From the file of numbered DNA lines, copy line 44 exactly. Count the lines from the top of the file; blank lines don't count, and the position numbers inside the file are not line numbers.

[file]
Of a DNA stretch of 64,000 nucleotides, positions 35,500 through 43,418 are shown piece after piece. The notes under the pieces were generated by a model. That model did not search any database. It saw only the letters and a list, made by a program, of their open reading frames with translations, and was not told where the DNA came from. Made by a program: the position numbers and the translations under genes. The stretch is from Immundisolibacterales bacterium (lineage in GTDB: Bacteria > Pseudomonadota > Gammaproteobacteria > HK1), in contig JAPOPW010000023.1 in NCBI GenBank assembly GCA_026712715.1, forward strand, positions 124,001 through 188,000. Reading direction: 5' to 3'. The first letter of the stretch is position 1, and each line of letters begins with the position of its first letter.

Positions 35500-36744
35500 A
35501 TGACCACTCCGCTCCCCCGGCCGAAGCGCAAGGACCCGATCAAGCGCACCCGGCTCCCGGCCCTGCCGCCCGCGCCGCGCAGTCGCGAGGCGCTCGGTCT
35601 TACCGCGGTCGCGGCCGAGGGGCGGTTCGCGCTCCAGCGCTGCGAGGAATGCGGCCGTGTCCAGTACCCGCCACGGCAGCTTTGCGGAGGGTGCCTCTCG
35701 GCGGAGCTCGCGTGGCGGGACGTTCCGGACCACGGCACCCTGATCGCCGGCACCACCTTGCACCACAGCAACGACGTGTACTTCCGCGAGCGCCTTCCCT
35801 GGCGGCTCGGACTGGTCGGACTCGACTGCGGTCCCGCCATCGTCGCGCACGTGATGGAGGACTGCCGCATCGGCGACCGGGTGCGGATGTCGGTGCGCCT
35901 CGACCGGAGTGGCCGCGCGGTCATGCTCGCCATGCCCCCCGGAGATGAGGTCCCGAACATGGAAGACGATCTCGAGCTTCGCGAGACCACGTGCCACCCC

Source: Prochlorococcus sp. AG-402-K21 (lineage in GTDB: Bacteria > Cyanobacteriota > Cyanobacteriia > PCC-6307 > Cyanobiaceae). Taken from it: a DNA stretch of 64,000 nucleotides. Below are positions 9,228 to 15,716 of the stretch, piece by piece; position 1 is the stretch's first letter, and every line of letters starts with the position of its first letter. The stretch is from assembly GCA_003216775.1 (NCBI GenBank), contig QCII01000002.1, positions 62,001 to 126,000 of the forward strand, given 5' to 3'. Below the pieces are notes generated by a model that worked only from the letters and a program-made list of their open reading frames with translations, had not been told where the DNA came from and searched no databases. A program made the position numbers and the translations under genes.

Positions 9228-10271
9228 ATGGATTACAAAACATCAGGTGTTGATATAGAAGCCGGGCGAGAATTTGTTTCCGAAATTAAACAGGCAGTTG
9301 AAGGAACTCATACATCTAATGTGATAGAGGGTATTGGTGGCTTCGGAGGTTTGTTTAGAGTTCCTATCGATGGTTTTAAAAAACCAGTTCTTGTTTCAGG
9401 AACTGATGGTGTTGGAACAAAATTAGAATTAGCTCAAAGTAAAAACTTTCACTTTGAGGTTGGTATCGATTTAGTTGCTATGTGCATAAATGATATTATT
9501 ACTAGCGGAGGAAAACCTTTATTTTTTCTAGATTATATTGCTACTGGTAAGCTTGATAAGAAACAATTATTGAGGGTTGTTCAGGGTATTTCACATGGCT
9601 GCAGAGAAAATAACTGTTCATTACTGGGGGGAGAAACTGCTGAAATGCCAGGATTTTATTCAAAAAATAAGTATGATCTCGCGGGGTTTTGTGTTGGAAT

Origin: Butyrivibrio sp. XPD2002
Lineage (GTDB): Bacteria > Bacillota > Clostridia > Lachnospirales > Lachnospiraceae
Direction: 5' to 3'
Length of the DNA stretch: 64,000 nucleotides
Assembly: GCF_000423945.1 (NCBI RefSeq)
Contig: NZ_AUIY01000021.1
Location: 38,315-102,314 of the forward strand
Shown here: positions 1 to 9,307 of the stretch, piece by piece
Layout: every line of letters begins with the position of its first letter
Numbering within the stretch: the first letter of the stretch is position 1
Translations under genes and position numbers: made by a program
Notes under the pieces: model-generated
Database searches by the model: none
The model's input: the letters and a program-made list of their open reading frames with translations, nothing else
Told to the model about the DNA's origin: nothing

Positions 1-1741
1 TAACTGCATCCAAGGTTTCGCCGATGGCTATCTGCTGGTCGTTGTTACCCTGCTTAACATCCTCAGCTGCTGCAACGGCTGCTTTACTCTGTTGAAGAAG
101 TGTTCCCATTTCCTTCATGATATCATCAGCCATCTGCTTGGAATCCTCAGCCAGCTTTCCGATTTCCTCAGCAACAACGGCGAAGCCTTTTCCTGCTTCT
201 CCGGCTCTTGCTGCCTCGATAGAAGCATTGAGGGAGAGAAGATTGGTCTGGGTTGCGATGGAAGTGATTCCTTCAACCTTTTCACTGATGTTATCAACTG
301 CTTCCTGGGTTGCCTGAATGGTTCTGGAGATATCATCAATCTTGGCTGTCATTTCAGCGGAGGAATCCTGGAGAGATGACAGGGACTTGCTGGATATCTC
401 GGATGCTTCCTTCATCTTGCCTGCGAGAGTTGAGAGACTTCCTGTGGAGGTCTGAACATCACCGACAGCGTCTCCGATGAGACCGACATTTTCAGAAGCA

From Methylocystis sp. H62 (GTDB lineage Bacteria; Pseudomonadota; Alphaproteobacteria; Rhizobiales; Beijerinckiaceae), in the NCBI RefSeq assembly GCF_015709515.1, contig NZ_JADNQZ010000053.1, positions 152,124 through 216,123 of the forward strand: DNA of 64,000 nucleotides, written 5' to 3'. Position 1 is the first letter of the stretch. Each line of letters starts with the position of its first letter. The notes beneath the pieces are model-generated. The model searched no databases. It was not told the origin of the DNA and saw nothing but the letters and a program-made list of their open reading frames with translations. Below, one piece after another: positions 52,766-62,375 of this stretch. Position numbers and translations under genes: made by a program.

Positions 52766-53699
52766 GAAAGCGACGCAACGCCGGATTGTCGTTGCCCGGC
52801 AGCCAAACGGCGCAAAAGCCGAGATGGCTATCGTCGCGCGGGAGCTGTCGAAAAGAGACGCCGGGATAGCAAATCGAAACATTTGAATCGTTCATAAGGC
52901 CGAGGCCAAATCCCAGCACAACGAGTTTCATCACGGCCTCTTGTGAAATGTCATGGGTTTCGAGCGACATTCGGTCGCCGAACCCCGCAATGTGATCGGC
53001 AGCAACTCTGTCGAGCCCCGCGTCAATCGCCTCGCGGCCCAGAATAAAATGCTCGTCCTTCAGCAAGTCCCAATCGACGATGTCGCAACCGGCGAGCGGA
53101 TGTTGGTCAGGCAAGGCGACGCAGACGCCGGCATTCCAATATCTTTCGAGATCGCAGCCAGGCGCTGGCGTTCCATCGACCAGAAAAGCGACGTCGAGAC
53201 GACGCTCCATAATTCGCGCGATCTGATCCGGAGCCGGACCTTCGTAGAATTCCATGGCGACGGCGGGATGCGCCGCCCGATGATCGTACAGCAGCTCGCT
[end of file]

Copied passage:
53201 GACGCTCCATAATTCGCGCGATCTGATCCGGAGCCGGACCTTCGTAGAATTCCATGGCGACGGCGGGATGCGCCGCCCGATGATCGTACAGCAGCTCGCT